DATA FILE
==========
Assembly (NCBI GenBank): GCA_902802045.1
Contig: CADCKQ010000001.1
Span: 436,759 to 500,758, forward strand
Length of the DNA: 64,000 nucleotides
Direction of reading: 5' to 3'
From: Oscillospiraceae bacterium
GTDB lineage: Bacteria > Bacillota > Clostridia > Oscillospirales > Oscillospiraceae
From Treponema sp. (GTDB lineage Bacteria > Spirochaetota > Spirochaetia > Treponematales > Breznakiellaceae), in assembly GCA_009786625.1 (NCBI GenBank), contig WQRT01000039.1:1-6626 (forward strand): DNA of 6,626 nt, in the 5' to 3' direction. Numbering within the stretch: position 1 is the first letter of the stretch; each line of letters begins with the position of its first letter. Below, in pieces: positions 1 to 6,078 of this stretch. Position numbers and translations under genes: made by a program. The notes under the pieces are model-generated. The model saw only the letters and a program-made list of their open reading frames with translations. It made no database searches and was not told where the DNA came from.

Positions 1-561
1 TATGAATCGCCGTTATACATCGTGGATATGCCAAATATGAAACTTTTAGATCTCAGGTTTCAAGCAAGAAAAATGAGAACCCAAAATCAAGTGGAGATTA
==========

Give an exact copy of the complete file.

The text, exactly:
Assembly (NCBI GenBank): GCA_902802045.1
Contig: CADCKQ010000001.1
Span: 436,759 to 500,758, forward strand
Length of the DNA: 64,000 nucleotides
Direction of reading: 5' to 3'
From: Oscillospiraceae bacterium
GTDB lineage: Bacteria > Bacillota > Clostridia > Oscillospirales > Oscillospiraceae
From Treponema sp. (GTDB lineage Bacteria > Spirochaetota > Spirochaetia > Treponematales > Breznakiellaceae), in assembly GCA_009786625.1 (NCBI GenBank), contig WQRT01000039.1:1-6626 (forward strand): DNA of 6,626 nt, in the 5' to 3' direction. Numbering within the stretch: position 1 is the first letter of the stretch; each line of letters begins with the position of its first letter. Below, in pieces: positions 1 to 6,078 of this stretch. Position numbers and translations under genes: made by a program. The notes under the pieces are model-generated. The model saw only the letters and a program-made list of their open reading frames with translations. It made no database searches and was not told where the DNA came from.

Positions 1-561
1 TATGAATCGCCGTTATACATCGTGGATATGCCAAATATGAAACTTTTAGATCTCAGGTTTCAAGCAAGAAAAATGAGAACCCAAAATCAAGTGGAGATTA